I know, I know, there are tons of questions on this -- I've read them all, it feels like. I don't understand why $(F \implies F) \equiv T$ and $(F \implies T) \equiv T$.
One of the best examples I saw was showing how if you start out with a false premise like $3=5$ then you can derive all sorts of statements that are true like $8=8$ but also false like $6=10$, hence $F \implies T$ is true but so is $F \implies F$.
But for me examples don't always do it for me because how do I know if the relationship always holds even outside the example? Sometimes examples aren't sufficiently generalized.
Sometimes people say "Well ($p \implies q$) is equivalent to $\lnot p \lor q$ so you can prove it that way!" except we arrived at that representation from the truth table in the first place from disjunctive normal form so the argument is circular and I don't find it convincing.
Sometimes people will use analogies like "Well assume we relabeled those two "vacuous cases" three other ways, $F/F, F/T, T/F$ -- see how the end results make no sense?" Sure but T/T makes no sense to me either so I don't see why this is a good argument. Just because the other three are silly doesn't tell me why T/T is not silly.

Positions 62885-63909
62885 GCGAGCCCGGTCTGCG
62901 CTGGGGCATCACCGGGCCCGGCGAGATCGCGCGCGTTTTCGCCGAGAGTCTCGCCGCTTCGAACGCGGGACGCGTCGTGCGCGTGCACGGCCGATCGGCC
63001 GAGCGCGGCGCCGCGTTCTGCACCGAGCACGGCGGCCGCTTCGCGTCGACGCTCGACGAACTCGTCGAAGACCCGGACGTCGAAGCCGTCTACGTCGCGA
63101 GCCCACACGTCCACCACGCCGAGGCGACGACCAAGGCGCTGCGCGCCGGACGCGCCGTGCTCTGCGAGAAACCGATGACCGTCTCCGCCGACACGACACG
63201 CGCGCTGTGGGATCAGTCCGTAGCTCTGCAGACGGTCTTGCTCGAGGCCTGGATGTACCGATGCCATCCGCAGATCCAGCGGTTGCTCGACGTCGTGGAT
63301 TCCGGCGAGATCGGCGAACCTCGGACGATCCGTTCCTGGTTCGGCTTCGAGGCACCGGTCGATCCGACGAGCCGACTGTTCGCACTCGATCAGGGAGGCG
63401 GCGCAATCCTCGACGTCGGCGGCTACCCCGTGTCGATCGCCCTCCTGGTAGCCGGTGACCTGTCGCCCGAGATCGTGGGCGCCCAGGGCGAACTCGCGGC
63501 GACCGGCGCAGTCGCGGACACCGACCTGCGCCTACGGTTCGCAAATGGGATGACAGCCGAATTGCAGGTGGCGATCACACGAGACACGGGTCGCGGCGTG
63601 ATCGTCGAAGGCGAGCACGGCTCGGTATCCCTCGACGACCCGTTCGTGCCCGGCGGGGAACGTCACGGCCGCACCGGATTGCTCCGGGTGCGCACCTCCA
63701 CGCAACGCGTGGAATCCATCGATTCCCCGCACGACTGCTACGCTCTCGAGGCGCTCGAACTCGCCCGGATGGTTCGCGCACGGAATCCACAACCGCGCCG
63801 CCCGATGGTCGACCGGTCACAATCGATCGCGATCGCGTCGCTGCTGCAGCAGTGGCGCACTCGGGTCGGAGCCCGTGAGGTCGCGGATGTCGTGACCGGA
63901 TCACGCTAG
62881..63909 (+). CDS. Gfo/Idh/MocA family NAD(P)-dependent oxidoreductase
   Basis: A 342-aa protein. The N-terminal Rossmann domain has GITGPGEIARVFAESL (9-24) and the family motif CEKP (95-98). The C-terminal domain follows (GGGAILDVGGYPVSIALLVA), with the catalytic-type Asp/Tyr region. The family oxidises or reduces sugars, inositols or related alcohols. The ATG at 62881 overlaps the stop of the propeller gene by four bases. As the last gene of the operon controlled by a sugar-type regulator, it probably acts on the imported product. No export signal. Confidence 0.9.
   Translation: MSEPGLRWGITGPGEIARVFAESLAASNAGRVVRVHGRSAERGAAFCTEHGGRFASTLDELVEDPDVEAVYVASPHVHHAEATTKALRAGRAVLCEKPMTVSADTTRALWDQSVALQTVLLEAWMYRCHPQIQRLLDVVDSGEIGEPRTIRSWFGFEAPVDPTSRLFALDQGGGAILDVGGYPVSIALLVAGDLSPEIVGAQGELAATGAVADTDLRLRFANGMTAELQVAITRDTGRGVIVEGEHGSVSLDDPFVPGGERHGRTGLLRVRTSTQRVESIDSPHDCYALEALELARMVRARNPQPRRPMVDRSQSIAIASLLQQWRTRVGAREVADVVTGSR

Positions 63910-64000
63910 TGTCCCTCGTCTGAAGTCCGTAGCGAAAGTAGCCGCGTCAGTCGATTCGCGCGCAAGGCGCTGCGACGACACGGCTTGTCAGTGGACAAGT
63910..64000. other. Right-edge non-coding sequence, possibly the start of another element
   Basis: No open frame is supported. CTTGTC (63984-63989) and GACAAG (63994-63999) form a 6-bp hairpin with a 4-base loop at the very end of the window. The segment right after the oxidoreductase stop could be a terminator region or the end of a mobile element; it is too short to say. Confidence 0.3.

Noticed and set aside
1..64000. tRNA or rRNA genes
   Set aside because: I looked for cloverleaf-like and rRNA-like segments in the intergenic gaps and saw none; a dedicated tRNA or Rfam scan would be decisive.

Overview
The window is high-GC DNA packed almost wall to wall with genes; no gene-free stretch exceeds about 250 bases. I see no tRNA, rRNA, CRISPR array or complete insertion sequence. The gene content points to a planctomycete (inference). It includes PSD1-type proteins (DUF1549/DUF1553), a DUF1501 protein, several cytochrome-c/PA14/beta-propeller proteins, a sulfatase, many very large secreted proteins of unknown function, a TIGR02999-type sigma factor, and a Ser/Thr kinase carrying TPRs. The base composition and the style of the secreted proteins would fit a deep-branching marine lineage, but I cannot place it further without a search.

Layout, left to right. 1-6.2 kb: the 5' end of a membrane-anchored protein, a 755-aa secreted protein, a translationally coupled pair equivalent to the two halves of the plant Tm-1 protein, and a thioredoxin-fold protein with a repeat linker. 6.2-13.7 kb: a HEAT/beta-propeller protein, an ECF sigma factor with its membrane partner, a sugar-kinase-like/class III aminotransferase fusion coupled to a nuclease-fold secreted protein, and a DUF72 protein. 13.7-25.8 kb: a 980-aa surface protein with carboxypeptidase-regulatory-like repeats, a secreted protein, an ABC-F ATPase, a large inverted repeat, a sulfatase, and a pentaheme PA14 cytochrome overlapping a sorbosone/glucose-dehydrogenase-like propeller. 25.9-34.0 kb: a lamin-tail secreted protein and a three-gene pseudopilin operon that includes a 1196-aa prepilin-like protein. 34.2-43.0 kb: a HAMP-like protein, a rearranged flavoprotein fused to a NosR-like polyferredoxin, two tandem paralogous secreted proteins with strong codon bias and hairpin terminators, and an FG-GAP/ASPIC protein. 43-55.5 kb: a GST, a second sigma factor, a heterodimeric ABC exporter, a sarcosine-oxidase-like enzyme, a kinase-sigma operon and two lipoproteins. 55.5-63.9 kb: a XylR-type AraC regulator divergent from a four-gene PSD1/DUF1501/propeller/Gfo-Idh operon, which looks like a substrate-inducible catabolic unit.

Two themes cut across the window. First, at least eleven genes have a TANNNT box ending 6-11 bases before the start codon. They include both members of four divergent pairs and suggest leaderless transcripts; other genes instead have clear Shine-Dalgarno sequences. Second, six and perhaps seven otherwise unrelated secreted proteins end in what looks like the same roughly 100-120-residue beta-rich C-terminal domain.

Other times I see "Well it's just defined that way because it's useful"... with no examples of how it's indeed useful and why we couldn't make do with some other definition. Then this leads to the inevitable counter-responders who insist it's not mere definition of convenience but a consequence of other rules in the system and so on, adding to the confusion.
So I'm hoping to skip all that: Is there some other way to show without a doubt that $(F \implies q) \equiv T$?